Pediatric physical therapy is a specialty within physical therapy that focuses on babies and children.  There is a wide variety of areas within pediatric PT, all with the common thread that children have different needs than others.  They are not just little adults!  Pediatric PT’s recognize that children’s bodies and minds are constantly evolving, requiring specialized care tailored to their unique growth and developmental stages.

What kinds of ages and diagnoses do pediatric physical therapists work with?

Pediatric physical therapists specialize in addressing a wide array of diagnoses and conditions that affect children’s physical development and well-being. They start with babies as soon as they are born through about 18 years old.  Most of the work centers around helping gross motor skills development and achievement of independent mobility. Additionally, pediatric PTs provide support for children with orthopedic conditions, post surgical rehabilitation, or addressing musculoskeletal issues such as torticollis. They play a crucial role in the management of neurological disorders, including cerebral palsyspina bifida, and traumatic brain injuries, by performing things such as therapeutic exercise, equipment recommendations, and environmental adaptations. They also maximize function for children with genetic disorders, congenital issues, or idiopathic issues such as toe walking with their ability to combine analysis of the underlying medical factors with the complexities of the functional symptoms and challenges. Whether it’s finding new ways to move, building strength and coordination, or helping a family problem solve, pediatric PTs are there every step of the way, making sure each child gets the support they need to thrive.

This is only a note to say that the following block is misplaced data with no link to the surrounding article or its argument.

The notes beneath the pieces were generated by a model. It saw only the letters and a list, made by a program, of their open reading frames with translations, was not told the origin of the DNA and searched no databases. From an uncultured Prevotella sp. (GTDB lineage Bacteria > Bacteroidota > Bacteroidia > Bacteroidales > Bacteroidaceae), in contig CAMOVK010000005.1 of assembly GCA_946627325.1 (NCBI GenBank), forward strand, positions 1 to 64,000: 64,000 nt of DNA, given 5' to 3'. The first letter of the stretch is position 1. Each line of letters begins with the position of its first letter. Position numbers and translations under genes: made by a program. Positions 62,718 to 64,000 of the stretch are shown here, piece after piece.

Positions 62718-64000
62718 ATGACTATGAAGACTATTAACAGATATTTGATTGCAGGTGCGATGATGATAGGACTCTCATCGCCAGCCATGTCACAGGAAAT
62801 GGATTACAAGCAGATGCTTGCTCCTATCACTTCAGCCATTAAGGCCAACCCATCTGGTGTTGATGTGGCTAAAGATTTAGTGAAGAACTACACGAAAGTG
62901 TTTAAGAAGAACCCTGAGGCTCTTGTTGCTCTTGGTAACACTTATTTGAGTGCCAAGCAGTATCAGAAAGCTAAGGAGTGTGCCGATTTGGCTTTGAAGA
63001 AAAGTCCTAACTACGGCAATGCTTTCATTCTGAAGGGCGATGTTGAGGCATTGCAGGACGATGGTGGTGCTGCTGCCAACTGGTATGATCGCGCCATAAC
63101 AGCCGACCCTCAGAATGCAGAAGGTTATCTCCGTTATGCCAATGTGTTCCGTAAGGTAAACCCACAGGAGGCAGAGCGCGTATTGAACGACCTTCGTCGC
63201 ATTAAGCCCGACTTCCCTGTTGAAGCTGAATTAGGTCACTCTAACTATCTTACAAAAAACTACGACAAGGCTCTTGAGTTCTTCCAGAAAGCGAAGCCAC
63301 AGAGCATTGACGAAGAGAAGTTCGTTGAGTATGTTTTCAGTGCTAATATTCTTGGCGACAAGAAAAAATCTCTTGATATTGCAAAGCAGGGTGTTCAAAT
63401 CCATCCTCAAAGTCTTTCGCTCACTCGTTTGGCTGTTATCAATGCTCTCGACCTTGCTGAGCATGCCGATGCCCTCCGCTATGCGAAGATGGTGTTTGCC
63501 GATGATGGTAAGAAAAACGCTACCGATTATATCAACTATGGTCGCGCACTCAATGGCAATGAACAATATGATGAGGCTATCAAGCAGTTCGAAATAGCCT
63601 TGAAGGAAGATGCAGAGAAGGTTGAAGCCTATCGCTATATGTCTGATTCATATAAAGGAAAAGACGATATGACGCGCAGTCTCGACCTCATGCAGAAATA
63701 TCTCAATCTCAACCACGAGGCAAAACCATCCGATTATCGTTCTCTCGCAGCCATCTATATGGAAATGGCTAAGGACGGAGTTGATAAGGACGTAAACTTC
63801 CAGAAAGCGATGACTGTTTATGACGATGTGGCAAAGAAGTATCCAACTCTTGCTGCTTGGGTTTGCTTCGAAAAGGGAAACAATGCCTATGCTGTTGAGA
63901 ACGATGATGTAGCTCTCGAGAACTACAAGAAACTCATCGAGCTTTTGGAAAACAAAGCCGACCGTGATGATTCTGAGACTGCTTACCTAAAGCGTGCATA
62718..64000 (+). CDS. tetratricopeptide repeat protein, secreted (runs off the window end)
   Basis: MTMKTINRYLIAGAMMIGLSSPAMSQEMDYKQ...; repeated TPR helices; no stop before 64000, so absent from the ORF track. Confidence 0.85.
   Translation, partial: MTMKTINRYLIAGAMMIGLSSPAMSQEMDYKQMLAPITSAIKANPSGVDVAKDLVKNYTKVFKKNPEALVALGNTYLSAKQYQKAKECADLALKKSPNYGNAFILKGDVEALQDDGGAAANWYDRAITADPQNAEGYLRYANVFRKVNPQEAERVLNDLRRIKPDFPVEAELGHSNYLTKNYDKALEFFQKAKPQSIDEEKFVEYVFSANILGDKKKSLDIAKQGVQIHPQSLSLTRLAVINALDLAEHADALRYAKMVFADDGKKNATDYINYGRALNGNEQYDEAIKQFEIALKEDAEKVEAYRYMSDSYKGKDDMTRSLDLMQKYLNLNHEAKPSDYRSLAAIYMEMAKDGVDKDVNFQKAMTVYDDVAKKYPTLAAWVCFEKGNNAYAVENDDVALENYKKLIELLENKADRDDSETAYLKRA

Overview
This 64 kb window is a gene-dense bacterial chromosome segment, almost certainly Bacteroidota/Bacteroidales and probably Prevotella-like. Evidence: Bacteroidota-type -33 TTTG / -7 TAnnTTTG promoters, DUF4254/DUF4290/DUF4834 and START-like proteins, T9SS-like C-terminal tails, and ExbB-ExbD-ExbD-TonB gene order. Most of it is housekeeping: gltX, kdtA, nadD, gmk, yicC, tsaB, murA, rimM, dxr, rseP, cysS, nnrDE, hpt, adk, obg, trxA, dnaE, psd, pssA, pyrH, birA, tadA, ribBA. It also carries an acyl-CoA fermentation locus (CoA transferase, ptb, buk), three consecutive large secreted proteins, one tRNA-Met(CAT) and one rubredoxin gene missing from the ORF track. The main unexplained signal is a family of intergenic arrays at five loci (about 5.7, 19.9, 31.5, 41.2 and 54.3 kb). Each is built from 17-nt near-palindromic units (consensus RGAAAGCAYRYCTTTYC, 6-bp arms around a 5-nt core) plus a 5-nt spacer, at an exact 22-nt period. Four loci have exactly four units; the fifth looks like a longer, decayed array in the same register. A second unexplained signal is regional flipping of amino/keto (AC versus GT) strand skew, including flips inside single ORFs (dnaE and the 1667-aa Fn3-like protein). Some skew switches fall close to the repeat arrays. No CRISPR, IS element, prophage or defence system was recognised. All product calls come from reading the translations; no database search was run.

How is it different from PT for adults?

Pediatric PT has a play based and interactive approach as that is what children respond to best.  Play is the way babies and children learn about movement and their environment.  Pediatric PT’s use this approach to make therapy as fun and engaging as possible via toys, play equipment, swings, games, child-friendly language, and breaks to reconnect with mom or dad.